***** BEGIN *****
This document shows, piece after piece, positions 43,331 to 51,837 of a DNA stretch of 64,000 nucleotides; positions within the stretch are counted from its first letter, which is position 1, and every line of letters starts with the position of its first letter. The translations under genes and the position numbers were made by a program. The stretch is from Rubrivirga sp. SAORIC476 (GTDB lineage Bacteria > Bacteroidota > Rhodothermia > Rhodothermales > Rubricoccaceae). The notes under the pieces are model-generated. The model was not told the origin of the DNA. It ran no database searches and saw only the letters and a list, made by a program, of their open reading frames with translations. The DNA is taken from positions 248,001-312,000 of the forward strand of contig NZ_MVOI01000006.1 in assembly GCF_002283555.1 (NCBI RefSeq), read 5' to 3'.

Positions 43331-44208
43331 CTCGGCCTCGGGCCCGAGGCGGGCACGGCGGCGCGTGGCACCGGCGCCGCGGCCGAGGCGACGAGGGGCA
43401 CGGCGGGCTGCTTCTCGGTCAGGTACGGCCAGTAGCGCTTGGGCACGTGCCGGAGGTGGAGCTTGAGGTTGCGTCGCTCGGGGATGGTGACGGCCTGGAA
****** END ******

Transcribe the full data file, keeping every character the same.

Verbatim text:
This document shows, piece after piece, positions 43,331 to 51,837 of a DNA stretch of 64,000 nucleotides; positions within the stretch are counted from its first letter, which is position 1, and every line of letters starts with the position of its first letter. The translations under genes and the position numbers were made by a program. The stretch is from Rubrivirga sp. SAORIC476 (GTDB lineage Bacteria > Bacteroidota > Rhodothermia > Rhodothermales > Rubricoccaceae). The notes under the pieces are model-generated. The model was not told the origin of the DNA. It ran no database searches and saw only the letters and a list, made by a program, of their open reading frames with translations. The DNA is taken from positions 248,001-312,000 of the forward strand of contig NZ_MVOI01000006.1 in assembly GCF_002283555.1 (NCBI RefSeq), read 5' to 3'.

Positions 43331-44208
43331 CTCGGCCTCGGGCCCGAGGCGGGCACGGCGGCGCGTGGCACCGGCGCCGCGGCCGAGGCGACGAGGGGCA
43401 CGGCGGGCTGCTTCTCGGTCAGGTACGGCCAGTAGCGCTTGGGCACGTGCCGGAGGTGGAGCTTGAGGTTGCGTCGCTCGGGGATGGTGACGGCCTGGAA